The tradition of going to the pub with friends to have a drink and watch the match goes back many years. Football fans across the country enjoy the opportunity to follow their clubs this way.
Pubs in the UK benefit from the popularity of Premier League football. It gets fans through the door at weekends and week nights season after season.
Here at the Premier League we know that we benefit from pubs too: thousands of landlords choose to broadcast our matches on Sky Sports and BT Sport on their premises. In doing so they make our competition available to hundreds of thousands of fans.
We also know there are companies and individuals claiming to publicans that alternative systems – often offering overseas channels broadcasting the Premier League – are legal. There has been lots of talk about blocking logos meaning copyright isn’t being breached and that if you do that ‘you’re alright’ but that is simply not true.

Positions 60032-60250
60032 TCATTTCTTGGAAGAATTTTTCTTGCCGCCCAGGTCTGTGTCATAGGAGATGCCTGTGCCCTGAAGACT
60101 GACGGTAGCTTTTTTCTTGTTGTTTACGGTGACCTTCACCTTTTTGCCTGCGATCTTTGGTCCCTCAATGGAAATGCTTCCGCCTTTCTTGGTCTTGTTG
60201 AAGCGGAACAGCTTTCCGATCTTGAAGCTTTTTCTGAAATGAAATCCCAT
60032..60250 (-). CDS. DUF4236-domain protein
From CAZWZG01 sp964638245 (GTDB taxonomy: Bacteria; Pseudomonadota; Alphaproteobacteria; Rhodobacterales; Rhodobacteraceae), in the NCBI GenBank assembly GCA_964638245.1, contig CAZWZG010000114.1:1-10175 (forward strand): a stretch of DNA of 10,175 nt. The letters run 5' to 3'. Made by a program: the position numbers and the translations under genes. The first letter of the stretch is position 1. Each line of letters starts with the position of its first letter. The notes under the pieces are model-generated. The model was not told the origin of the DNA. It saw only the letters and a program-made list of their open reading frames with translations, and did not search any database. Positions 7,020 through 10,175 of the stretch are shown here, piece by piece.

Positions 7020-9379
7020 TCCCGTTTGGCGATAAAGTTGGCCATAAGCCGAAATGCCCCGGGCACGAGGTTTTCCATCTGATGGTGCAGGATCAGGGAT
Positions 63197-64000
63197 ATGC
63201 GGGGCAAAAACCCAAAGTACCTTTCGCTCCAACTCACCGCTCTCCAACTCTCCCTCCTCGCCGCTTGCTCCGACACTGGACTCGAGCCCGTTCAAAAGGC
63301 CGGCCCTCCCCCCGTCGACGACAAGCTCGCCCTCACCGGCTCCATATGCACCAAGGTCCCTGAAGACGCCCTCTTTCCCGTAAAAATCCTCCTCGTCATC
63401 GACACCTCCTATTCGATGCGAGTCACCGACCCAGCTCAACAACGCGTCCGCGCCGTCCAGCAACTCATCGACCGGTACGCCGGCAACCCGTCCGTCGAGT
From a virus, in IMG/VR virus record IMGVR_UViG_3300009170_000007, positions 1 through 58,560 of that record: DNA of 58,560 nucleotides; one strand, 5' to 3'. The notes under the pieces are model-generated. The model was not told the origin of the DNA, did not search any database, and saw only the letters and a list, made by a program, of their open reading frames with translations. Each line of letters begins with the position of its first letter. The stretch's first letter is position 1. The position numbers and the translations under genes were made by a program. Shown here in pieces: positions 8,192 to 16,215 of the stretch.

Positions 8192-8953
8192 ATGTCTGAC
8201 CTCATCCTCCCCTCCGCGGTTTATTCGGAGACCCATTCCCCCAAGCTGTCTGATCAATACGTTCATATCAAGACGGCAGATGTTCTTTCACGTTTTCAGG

Over the past season we have continued to take legal action against several suppliers – two received custodial sentences – and scores of publicans have been ordered by the High Court to pay costs for breaching copyright laws.
In each case the pubs involved were broadcasting matches on foreign channels. Some were duped by dodgy suppliers, and to those I have a degree of sympathy. However, you will understand that I have more for the thousands of licensees that do subscribe to Sky and BT for their Premier League services, but are undercut by competitors using channels they should not be.
From next season the landlords broadcasting our football the wrong way will have no excuse. The copyright law has changed and the picture is now even clearer.
As of 15 June 2016 it does not matter if the logos are blocked or the music is turned off – just screening live Premier League football on any channel without the appropriate licence can land you in trouble.
We don’t want to take publicans to court or see them out of business, but we must protect the investment Sky and BT make in Premier League football.
It means our clubs can play the sort of competitive and compelling football that makes thousands of fans head to the pub to watch the match with their mates in the first place.
Richard Scudamore is executive chairman of the Premier League.